Patient group directions: who can use them
Patient group directions: who can use them
- 1 Patient group directions: who can use them
- 2 Who can supply or administer under a PGD
- 3 Legal requirements
- 4 Medicines you can supply under a PGD
- 5 Further guidance
- 6 Use of medicines with ‘risk minimisation measures’ in PGDs
- 7 Arrangements for independent healthcare providers in Scotland
- 8 More information
- 9 Why moths dream — authoritative publications give the answer
- 10 The Bible — The Authoritative Source of Our Theology
- 11 Surprise Package in Finland
Updated 4 December 2017
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Who can supply or administer under a PGD
You can do this if you are a qualified healthcare professional. These are::
- chiropodists and podiatrists
- dental hygienists
- dental therapists
- occupational therapists
- orthotists and prosthetists
- speech and language therapists
What a PGD must include
According to the legal requirements, a PGD must include:
- the name of the business who owns the direction
- the start and end date of the PGD
- a description of the medicine(s)
- the class of the health professional who can supply or administer the medicine
- a signature of a doctor or dentist (as appropriate) and a pharmacist
- authorisation by an appropriate organisation: Authorising PGDS
- the clinical condition or situation to which the direction applies (eg the specified condition/conditions that can be treated)
- a description of patients excluded from treatment under the direction
- a description of when you should get more advice from a doctor (or dentist, as appropriate) and arrangements for referral
- details of appropriate dosage, maximum total dosage, quantity, pharmaceutical form and strength, route and frequency of administration, and minimum or maximum period to administer the medicine
- relevant warnings, including potential adverse reactions
- details of any necessary follow-up actions
- a statement of the records to be kept for audit purposes
See the Human Medicines Regulations 2012 for the legal requirements for PGDs .
Medicines you can supply under a PGD
All medicines are classified according to three legal categories which are:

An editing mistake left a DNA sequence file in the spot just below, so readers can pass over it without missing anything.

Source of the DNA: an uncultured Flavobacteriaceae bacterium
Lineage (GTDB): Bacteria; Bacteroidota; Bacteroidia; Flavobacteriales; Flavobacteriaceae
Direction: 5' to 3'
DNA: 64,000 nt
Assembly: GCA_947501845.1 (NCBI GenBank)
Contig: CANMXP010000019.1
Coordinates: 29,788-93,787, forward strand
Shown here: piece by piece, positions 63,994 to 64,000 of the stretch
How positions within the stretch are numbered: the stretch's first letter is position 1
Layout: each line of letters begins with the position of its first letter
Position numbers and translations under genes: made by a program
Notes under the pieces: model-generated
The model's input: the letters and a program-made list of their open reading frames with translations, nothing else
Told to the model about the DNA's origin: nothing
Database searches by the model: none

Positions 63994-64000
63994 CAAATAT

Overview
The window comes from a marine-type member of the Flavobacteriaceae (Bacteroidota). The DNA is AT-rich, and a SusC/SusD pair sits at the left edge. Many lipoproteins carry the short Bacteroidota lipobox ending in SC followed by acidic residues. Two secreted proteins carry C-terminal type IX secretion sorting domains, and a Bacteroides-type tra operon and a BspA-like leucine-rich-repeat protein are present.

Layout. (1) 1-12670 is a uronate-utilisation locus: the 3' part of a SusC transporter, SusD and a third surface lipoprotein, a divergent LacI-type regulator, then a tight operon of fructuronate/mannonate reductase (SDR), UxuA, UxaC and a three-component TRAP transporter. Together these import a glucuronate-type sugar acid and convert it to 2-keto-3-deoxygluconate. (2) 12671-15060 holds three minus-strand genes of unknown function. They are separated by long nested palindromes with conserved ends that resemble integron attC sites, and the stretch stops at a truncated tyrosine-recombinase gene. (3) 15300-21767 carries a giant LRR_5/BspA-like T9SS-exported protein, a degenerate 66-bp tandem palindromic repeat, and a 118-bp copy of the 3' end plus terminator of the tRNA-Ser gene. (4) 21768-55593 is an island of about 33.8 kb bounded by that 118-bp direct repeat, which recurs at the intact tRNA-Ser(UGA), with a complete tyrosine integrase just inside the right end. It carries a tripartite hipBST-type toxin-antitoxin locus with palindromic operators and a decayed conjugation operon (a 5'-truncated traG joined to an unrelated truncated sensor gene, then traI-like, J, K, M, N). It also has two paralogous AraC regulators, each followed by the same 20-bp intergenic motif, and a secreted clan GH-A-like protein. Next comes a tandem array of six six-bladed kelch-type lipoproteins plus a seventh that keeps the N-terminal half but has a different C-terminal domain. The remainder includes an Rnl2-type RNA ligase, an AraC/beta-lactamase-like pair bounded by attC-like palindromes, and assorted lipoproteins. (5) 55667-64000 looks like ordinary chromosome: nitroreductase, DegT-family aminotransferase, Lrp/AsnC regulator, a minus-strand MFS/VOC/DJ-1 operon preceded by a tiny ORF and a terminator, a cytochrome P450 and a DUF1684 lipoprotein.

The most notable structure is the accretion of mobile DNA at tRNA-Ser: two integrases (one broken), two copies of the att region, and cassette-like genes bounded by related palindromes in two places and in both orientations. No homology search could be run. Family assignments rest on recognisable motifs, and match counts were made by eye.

- prescription only (POM)
- pharmacy (P)
- general sale list (GSL)
POM and P medicines can generally only be sold or supplied at a registered pharmacy premises by or under the supervision of a pharmacist. POMs must be sold or supplied according to a prescription prescribed by a health practitioner. This can be a doctor, dentist, or other independent or supplementary prescriber. GSL medicines can be sold from a wider range of premises such as supermarkets as long as those premises can be closed to exclude the public (i.e. they are lockable) and the medicines are pre-packed.
- unlicensed medicines
- dressings, appliances and devices
- abortifacients, such as mifepristone.
You need to ensure arrangements are in place for the security, storage and labeling of all medicines. You should supply medicines in pre-packs made up by a pharmacist. There must be a secure system for recording and monitoring how medicines are used including stock control. You must also record names of the health-care professionals supplying or administering treatment, patient identifiers and the medicines provided.
You must use medicines according to the summary of product characteristics for the product (with some exceptions) and any relevant authoritative good practice guidance.
Use of medicines with ‘risk minimisation measures’ in PGDs
Risk Minimisation Measures (RMM) are a regulatory requirement for some medicines, and are a critical part of the product licence (marketing authorisation) to help maintain a favourable benefit-risk profile. Medicines with a requirement for RMM may not be suitable for inclusion in a PGD .
As well as information on contraindications, warnings/precautions and possible side effects routinely described in the Summary of Product Characteristics (SmPC) and Patient Information Leaflet (PIL), some medicines have an extra regulatory requirement for additional ‘risk minimisation measures’ (RMM). RMM are designed to facilitate informed decision making to support risk minimisation when prescribing, dispensing and/or using a medicinal product, and may be imposed on a product at the time of licensure, or at any time thereafter. RMM may differ in their purpose, design, target audience and complexity, and might include measures to guide appropriate patient selection with the exclusion of patients where use is contraindicated, to support on-treatment monitoring relevant to important risks and/or management of an adverse reaction. The format, content and method of distribution of RMM are agreed on a product-specific basis by MHRA. Examples can range from extra information for patients, such as ‘alert’ card, or checklists for health professionals, to the imposition of a controlled access scheme.